Donor Advised Funds: A Value-Added Tool for Financial Advisors

Donor Advised Funds: A Value-Added Tool for Financial Advisors

Article posted in Donor Advised Fund on 15 November 2001| comments
audience: National Publication | last updated: 18 May 2011
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Summary

In this edition of Gift Planner's Digest, Philip T. Tobin discusses donor advised funds and explains how this simple, flexible and cost-effective tool can assist in tax-efficient planning and allow a wide range of Americans to participate in philanthropic pursuits.

by Philip T. Tobin

Philip T. Tobin is President of American Endowment Foundation (AEF), a public charity that administers a national, independent donor advised fund program. Phil is a member of the National Association of Family Wealth Counselors (NAFWC) and the National Association of Philanthropic Planners (NAPP). He was formerly chief financial and administrative officer of The Cleveland Foundation and a founding trustee of The Investment Fund for Foundations (TIFF). He provides educational seminars to financial advisors on donor advised funds. Contact information: Website www.aefonline.org; email:philtobin@aefonline.org; Phone (330) 656-1629

Note: Originally published on November 15, 2001, this article was revised by the author and republished on the Planned Giving Design Center on November 30, 2001.


Introduction

It's the afternoon of December 23. This is ordinarily the busiest time of the year for financial advisors, but this year seems to be worse. You are feeling the pressure of resolving an extra-heavy load of client tax-planning issues before year-end. If everything goes right you should be able to make it.

Murphy's Law: the phone rings. An important client calls to say that he is about to receive a large and unexpected year-end bonus, and as a result, plans to exercise some stock options. You make a quick mental estimate of what this will do with his income taxes and the picture is not pretty. To offset the additional taxes, you suggest that he make a charitable gift by year-end. He likes the idea and mentions funding a special seminar program at his alma mater. He asks you for his charitable giving options. He is an important client. You want to be responsive.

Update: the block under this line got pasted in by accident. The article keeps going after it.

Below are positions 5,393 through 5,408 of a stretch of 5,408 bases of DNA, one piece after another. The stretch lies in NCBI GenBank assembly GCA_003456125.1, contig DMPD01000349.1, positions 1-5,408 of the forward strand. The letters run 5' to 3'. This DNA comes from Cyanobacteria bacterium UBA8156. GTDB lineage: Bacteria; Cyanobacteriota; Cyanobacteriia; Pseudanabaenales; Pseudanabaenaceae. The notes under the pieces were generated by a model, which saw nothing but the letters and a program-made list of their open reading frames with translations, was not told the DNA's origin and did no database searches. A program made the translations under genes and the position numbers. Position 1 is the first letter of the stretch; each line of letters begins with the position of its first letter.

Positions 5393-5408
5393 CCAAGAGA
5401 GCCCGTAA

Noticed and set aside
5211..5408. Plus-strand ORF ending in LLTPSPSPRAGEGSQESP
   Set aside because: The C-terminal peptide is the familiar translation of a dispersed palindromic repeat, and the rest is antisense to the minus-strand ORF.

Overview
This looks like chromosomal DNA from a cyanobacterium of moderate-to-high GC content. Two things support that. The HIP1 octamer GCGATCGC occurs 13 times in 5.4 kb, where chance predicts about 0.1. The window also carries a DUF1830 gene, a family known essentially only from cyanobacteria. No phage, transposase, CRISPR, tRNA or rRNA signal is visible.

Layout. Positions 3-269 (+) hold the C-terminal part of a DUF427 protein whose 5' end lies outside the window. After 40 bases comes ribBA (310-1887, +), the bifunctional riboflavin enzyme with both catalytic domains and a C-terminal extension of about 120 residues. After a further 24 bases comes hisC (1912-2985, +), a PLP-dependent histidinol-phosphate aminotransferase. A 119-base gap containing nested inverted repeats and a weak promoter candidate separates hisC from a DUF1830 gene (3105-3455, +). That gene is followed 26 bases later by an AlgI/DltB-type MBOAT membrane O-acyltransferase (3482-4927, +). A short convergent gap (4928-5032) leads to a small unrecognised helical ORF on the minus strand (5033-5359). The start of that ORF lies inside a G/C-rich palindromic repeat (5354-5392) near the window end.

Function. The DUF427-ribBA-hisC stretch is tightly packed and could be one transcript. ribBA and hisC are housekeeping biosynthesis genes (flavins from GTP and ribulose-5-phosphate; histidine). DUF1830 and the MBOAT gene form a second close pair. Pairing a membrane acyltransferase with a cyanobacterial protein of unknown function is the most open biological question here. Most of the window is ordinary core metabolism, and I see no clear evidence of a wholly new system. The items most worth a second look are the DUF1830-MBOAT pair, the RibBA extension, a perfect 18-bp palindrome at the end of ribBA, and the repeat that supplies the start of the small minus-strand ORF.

A quick review of alternatives indicates that the traditional solutions will not work. In the past, the client has supported the university's annual giving appeal out of his checkbook. But this is going to be a sizeable gift, so it makes sense that the funds come from appreciated securities. Furthermore, you sense that he is not going to give these funds to the university carte blanche. He will want some assurances that his seminar concept is carried out properly. Because of this issue of control, a foundation of some sorts makes sense. Establishing a private foundation or a supporting organization, however, will not work. It would take six months or longer to get IRS approval. And besides, these options can be expensive to set-up and a hassle to operate.

You look again at the calendar, knowing that neither the IRS nor the client will give you slack on that year-end date. Happy New Year!

This frustrating end-of-year scenario leads to sleepless nights for many financial advisors. Keep your cool. You do have an alternative: Donor Advised Funds.

Scope